Beyond its street food status, tteokbokki is also a popular comfort food and is commonly served in Korean restaurants and homes. It is a dish that evokes feelings of nostalgia for many Koreans, as it is often associated with childhood memories of snacking on this tasty treat with friends and family. The combination of spicy, sweet, and chewy flavors, along with its accessibility and affordability, has made tteokbokki a beloved and iconic dish that represents the vibrancy and zest of Korean cuisine. Whether you’re a local or a traveler, trying tteokbokki is a must to experience the unique and delightful flavours of Korea’s street food culture.
Kimbap, also spelt as “gimbap,” is a popular Korean dish that resembles sushi but is distinct in its ingredients and preparation. It is a convenient and portable snack or light meal, often enjoyed on the go, at picnics, or as a lunchbox item. At its core, it consists of steamed white rice seasoned with sesame oil and salt, rolled in dried seaweed sheets known as gim. The rice serves as the base, and various ingredients are placed at the centre before rolling it all together.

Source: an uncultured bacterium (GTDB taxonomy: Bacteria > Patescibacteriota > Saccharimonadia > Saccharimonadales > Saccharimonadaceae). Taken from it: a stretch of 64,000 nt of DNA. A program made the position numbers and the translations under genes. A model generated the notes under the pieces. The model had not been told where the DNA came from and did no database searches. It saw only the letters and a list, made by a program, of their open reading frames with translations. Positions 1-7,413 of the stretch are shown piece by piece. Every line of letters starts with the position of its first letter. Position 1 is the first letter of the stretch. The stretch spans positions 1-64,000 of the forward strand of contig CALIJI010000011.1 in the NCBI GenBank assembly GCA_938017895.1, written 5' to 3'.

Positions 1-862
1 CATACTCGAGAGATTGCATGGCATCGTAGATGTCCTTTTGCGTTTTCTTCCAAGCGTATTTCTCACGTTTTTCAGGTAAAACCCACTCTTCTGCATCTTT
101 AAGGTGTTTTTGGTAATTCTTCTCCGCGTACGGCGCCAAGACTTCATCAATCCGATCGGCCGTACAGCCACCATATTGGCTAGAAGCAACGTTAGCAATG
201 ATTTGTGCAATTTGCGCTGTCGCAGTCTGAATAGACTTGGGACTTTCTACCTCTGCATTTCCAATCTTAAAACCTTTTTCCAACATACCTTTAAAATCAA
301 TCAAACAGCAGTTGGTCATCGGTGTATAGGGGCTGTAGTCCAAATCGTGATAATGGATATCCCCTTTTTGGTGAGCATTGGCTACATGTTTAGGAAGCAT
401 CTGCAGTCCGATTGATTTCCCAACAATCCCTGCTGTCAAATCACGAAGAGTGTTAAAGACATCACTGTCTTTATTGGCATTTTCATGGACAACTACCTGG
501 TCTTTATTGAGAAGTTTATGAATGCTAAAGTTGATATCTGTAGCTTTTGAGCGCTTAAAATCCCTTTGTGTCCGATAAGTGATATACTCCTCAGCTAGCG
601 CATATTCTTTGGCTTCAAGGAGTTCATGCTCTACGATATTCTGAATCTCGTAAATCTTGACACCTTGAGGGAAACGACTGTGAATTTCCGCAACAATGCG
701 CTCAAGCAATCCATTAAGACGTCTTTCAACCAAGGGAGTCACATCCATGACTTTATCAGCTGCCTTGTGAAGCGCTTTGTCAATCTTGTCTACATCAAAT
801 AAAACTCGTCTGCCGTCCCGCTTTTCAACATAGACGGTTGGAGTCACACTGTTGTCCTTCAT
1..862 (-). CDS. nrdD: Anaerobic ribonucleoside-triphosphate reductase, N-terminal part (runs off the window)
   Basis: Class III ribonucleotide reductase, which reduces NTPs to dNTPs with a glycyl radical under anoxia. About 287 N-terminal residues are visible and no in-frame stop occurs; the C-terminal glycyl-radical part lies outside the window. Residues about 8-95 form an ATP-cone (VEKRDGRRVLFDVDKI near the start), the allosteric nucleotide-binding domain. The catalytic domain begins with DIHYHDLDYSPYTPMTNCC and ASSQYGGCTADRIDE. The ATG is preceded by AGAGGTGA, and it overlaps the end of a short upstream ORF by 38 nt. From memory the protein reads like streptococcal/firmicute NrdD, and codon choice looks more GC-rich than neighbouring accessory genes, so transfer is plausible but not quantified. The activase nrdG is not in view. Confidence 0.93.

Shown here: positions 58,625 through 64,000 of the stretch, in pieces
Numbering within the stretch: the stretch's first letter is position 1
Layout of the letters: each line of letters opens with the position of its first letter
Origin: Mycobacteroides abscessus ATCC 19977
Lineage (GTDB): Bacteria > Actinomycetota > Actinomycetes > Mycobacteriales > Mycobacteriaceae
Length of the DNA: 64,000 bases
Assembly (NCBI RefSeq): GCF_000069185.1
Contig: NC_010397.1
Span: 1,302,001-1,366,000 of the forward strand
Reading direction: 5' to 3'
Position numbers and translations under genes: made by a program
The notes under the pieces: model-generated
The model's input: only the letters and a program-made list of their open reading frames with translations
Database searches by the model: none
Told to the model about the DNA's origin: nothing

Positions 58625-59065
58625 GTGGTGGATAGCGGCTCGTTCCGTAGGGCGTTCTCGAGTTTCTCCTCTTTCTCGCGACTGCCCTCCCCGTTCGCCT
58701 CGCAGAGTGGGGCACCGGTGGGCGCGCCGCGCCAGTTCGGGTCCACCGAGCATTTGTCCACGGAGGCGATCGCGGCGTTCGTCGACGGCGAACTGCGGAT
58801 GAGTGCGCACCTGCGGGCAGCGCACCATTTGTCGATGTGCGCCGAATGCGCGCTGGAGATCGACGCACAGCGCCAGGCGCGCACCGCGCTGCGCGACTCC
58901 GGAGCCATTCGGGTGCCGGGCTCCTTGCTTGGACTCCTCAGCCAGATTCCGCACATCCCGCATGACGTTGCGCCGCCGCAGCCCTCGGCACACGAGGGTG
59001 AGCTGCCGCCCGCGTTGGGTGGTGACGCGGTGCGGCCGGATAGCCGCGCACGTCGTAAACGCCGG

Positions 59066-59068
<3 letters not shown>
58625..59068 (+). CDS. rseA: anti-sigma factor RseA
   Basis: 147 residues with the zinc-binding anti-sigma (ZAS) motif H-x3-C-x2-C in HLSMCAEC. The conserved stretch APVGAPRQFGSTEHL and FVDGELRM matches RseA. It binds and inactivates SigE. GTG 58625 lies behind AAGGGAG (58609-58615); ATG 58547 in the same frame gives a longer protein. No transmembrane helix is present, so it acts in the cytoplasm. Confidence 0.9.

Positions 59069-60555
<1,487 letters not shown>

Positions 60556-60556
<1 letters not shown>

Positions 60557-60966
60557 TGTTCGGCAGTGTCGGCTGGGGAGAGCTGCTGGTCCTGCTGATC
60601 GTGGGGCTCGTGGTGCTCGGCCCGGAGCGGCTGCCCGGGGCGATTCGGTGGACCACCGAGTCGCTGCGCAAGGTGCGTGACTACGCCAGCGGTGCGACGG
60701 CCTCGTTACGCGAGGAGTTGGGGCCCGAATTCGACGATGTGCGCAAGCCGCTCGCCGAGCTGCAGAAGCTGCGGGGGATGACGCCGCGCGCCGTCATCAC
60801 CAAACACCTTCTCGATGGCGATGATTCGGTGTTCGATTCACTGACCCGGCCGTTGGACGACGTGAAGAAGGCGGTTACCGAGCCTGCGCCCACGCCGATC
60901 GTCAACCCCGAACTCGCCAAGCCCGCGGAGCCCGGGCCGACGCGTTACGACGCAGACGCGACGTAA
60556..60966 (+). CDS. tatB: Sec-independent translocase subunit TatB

It is not only delicious but also versatile, and people can get creative with their fillings, making it suitable for different dietary preferences and tastes. Additionally, it is an excellent option for vegetarians, as there are various plant-based fillings that can be used.
Korean BBQ (Gogi-gui)
Korean BBQ, known as “Gogi-gui” in Korean, is a popular and interactive dining experience that has gained international fame for its delicious grilled meats and unique dining style. It is a beloved culinary tradition in South Korea and an essential part of Korean food culture.
The key feature of Korean BBQ is that diners cook their own meat at the table using built-in grills or charcoal grills. The meal typically begins with an assortment of banchan, which are various side dishes served in small portions. These can include kimchi, pickled vegetables, seasoned greens, and other savory accompaniments that complement the grilled meat.
The main event of Korean BBQ revolves around the meat selection. Some of the most common meats used include:
Bulgogi: Thinly sliced marinated beef, often seasoned with a mixture of soy sauce, sugar, garlic, and sesame oil. Bulgogi is known for its tender texture and rich flavors.
Galbi/Kalbi: Beef short ribs marinated in a savory and slightly sweet sauce. The marinade typically includes soy sauce, garlic, ginger, and sometimes fruit like pear or apple for added tenderness.
Samgyeopsal: Pork belly, served in thick slices that become crispy and flavorful when grilled. It’s a favorite among many Koreans.
Dak-galbi: Marinated chicken, often served with vegetables like cabbage and sweet potatoes.